Baroque Declarative Knowledge

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Comparison with classical, Monteverdi, Handel, Percell, Strozzi, Bach, Mouret, Vivaldi, Corelli, Scarlatti, Mozart, Haydn.Baroque opera, features of Baroque, oratorio, instruments and the suite, Baroque concerto.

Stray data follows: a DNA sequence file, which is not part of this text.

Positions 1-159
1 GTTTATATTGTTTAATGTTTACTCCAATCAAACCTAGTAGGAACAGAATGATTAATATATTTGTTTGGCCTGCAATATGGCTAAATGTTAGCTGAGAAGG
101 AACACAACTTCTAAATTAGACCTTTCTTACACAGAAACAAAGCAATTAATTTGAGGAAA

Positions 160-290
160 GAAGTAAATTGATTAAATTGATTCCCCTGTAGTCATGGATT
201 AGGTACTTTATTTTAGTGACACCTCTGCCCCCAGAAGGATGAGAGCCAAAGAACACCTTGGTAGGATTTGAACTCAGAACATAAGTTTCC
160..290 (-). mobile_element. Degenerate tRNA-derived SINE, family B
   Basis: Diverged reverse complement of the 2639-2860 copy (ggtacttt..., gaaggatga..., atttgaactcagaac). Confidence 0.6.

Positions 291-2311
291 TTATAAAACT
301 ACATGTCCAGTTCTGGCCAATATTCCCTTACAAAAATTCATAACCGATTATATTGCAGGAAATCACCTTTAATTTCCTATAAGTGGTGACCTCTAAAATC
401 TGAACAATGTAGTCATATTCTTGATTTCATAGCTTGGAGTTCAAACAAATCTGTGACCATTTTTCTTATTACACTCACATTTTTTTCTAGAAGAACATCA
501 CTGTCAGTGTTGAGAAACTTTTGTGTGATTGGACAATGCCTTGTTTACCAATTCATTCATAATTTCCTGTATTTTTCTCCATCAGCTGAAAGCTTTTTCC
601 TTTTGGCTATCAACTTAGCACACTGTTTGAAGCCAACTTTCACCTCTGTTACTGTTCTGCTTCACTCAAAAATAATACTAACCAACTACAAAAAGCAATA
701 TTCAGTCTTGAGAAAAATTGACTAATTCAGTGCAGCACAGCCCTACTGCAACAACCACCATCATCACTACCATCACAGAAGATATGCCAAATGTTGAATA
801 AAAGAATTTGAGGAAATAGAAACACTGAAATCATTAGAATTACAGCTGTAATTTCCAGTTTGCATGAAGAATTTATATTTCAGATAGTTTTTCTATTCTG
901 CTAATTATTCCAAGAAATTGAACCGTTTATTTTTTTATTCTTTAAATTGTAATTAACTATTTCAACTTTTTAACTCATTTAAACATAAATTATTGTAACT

Transcript of Baroque Declarative Knowledge Baroque Declarative Knowledge Knowledge Driving beat Harpsichord Mass in B min - Bach Mass in F min - Bach The well tempered clavier - Bach Handel The four season - Vilvaldi Inventions and sinfonias - Bach Art of the fugue - Bach Musical offering - Bach English suites French suites Scarlatti Rameau Improv passacaglia Min dynamics Use of counter-point Bach Medium thickness in texture Lute Heavy use of choral music Males voices Toccata and fugue - bach Little fugue in g minor Brandenburg concerto - bach Comparison between Baroque and Classical Baroque Classical Melody Ornate, often asymmetrical melodies Dramatic leaps common Use of chromaticism for expressive purposes Simple melodies, often in four and eight-measure phrases Primarily stepwise motion Melodies more diatonic Rhythm Varied rhythms Strong underlying pulse Varied tempos More consistent rhythms Less insistent pulse More regular tempos Harmony Triadic, major/minor tonality Triadic, based on major/minor tonality Sound Basso continuo Wide variety of instrumental colors Terraced dynamics Harpsichord No basso continuo More homogenous orchestral color, winds play supporting role Use of gradual crescendos and diminuendos Piano Texture Imitative or homophonic More homophonic Form Binary and ternary forms Forms based on repetition (ritornello) Binary and ternary forms Based on return (sonata allegro) Baroque Composers Claudio Monteverdi - May 15, 1567, Cremona, Italy George Frideric Handel - February 23, 1685, Halle, Germany Henry Percell Barbara Strozzi J. S Bach Jean-Joseph Mouret Antonio Vivaldi Arcangelo Corelli Domenico Scarlatti Wolfgang Amadeus Mozart Franz Joseph Haydn Baroque Spirit The Baroque era (16001750) was a time of turbulent changes in a society that saw religious wars (Protestants vs. Catholics) as well as exploration and colonization of the New World. The era also saw the rise of middle- class culture, with music- making centered in the home; art often portrayed scenes of middle- class life. The Baroque marks the introduction of monody, which featured solo song with instrumental accompaniment; its goal was to recreate the musical- dramatic art of ancient Greece. Harmony was notated with figured bass, a shorthand that allowed the performer to improvise the chords. The bass part, or basso continuo, was often played by two instruments (harpsichord and cello, for example). The major- minor tonality system was established in the Baroque era, as was the equal temperament tuning system. While early Baroque music moved more freely, later Baroque style is characterized by regular rhythms and continuous melodic expansion. As musical instruments developed technically, the level of virtuosity and playing techniques rose. The union of text and music was expressed in the Baroque doctrine of the affections. Baroque Opera and its Components I. The Components of Opera 1. Opera: large-scale sung drama combining vocal and instrumental music, poetry and drama, acting and pantomime, scenery and costumes 1. recitative moves plot and action of opera forward 1. declamatory vocal style that imitates natural inflections of speech 2. recitative secco: accompanied by basso continuo 3. recitative accompagnato: accompanied by the orchestra 2. arias: highly emotional and lyrical songs 1. da capo arias are in ternary form (A-B-A) 3. duets, trios, quartets, and sung commentary by chorus may also be included 4. orchestra performs overture (introductory number), and sinfonias (interludes) 5. libretto: text or scripts of the opera 1. written by the librettist 6. early opera based on Greek mythology II. Monteverdi and Early Baroque Opera 1. Claudio Monteverdi (15671643) 1. born in Cremona, Italy 2. transitional composer: Renaissance-style madrigals, Baroque operas 3. new emotional intensity 2. The Coronation of Poppea 1. original music lost; this version by Pietro Francesco Cavalli (16021676) 2. Roman history: Nero plots to depose his wife, Ottavia, with his courtesan mistress, Poppea 3. public performance in Venice, no longer limited to palaces 3. Listening Guide 16: Monteverdi, The Coronation of Poppea (Lincoronazione di Poppea), Act III, Scene 7 (1642) 1. Poppea is led to the throne: fanfare-like, imitative polyphony 2. sinfonia interlude 3. love duet between Nero and Poppea, (A-B-B-A) structure 1. duet sung over ground bass 2. dissonant phrases: pi non peno (no more grieving), pi non moro (no more sorrow) III. The Spread of Opera 1. Opera in England 1. masques: vocal and instrumental music with poetry and dance 1. presented in homes of the rich and influential 2. Puritans forbade stage plays 2. Henry Purcell (16591695) 1. English composer, organist, and singer 2. wrote masques and operas for several venues 3. assimilated Italian and French styles 3. Dido and Aeneas 1. considered first great English opera 2. presented as a play set to music for a girls school in Chelsea 3. based on Virgils Aeneid 1. Aeneas is shipwrecked at Carthage, falls in love with the queen, Dido 2. Aeneas leaves Dido to continue his journey to found Rome 4. Listening Guide 17: Purcell, Dido and Aeneas, Act III, excerpts (1689) 1. Act III, opening: style of a hornpipe 2. recitative: Dido decides her fate is death 3. Didos Lament: sung over ground bass ostinato 1. descending bass line: symbolic of grief in Baroque music IV. Barbara Strozzi and the Baroque Aria 1. Barbara Strozzi (1619c. 1677) 1. professional composer, singer from Venice 2. prolific composer of secular and sacred music 3. successful in an age of a male-dominated society 2. Listening Guide 18: Amor dormiglione (Sleepyhead, Cupid!) (1651) 1. monody, solo soprano with harpsichord 2. light-hearted da capo aria (A-B-A) 3. sensitivity to the text 4. use of word painting PIECES HENRY PURCELL: Rondeau, from Abdelazar Henry Purcell: "Come Away, Fellow Sailors" from the opera Dido and Aeneas Henry Purcell: "Dido's Lament" from the opera Dido and Aeneas Barbara Strozzi: Amor dormiglione (Sleepyhead, Cupid!) Features of Baroque Singers Reoccurring themes Had small orchestra Has an overture Secullar and non-secular Recitative - secco and accompagnato Solo Dacapo aria Aria - tupcatto (rondo form) Duet Chorus Orchestral interludes Buffa - comic love, seria - serious Has interludes In seasons Originated in Itally Modelled on ancient Greek tragedies Had dancer, unlike oratorio Libretto - the text the opera is set on Purcell - was an English composer Baroque Cantata and Oratoria I. Bach and the Church Cantata 1. Cantata: multimovement work for soloists, chorus, and orchestra 1. part of the Lutheran church service 2. based on Lutheran chorale (hymn tune) 1. chorales written by Martin Luther 1. adapted from Gregorian chant, secular art music, popular tunes 2. sung in unison by congregation, later in four-part harmony 2. J. S. Bach (16851750) 1. German composer, organist 2. devout Lutheran: music must serve the glory of God 3. court and church positions: Weimar, Leipzig 4. prolific composer: suites, concertos, sonatas, keyboard music, Passions, cantatas 1. around two hundred cantatas survive 5. 19 children: four sons, leading composers 3. Listening Guide 19: Bach, Cantata No. 140, Wachet auf (Sleepers, Awake), excerpts (1731) 1. based on Gospel of Matthew: parable of the Wise and Foolish Virgins 2. chorale prelude in bar form (A-A-B) 3. seven movements: near palindrome form 1. chorale tune featured in three choral movements 2. 1st mvt.: grand chorale fantasia, majestic, marchlike: arrival of Christ 1. recurring instrumental sections (ritornellos) 3. 2nd mvt.: sparse recitative with basso continuo 4. 3rd mvt.: da capo form (A-B-A) love duet between the Soul (soprano) and Christ (bass) 5. 4th mvt.: central movement; chorale tune sung in unison by tenors 6. 7th mvt.: hymnlike setting with orchestra II. Handel and the Oratorio 1. Oratorio: large scale work for soloists, chorus, and orchestra 1. performed in concert setting without scenery or costumes 2. based on a biblical story 2. George Frideric Handel (16851759) 1. German composer 2. worked in Italy, Germany, England 3. held positions as conductor, director, producer 4. composed opera seria (serious Italian opera), English oratorios, orchestral suites, keyboard and chamber music 3. Messiah 1. composed in 24 days, premiered in Dublin 2. biblical verses set in three parts 1. Christmas section, prophecy of Christ 2. Easter section 3. redemption of the world through faith 4. Listening Guide 20: Handel, Messiah, Nos. 1, 1418, 44 (1742) 1. Part I, Overture: French style, slow dotted rhythms followed by fugue 2. Nos. 1416: contrasting recitative secco and recitative acompagnato 3. No. 17: four-part chorus with orchestra 4. No. 18: da capo soprano aria with instrumental ritornellos, (A-B-A') 5. Part II, No. 44: Hallelujah chorus closes Easter section 1. four-part chorus and orchestra 2. homorhythmic and imitative polyphonic textures PIECES: Bach, Contrapunctus 1, from The Art of Fugue Bach, Brandenburg Concerto No.1, I Bach, Jesu, Joy of Man's Desiring Bach, Sarabande, from Cello Suite No.2 Bach, Toccata in D minor Handel, Alla hornpipe, from Water Music "Hallelujah Chorus", from Messiah Handel, "O thou that tellest good tidings", from Messiah Oratorio Who: Handel When: Baroque What: The oratorio is a large-scale dramatic genre with a religious or biblical text performed by solo voices, chorus, and orchestra; it is not staged or costumed. The text for Messiah is drawn from a compilation of Old and New Testament verses. Large-scale dramatic genre with religious or biblical text Performed by solo voices, chorus, orchestra No staging or costumes Why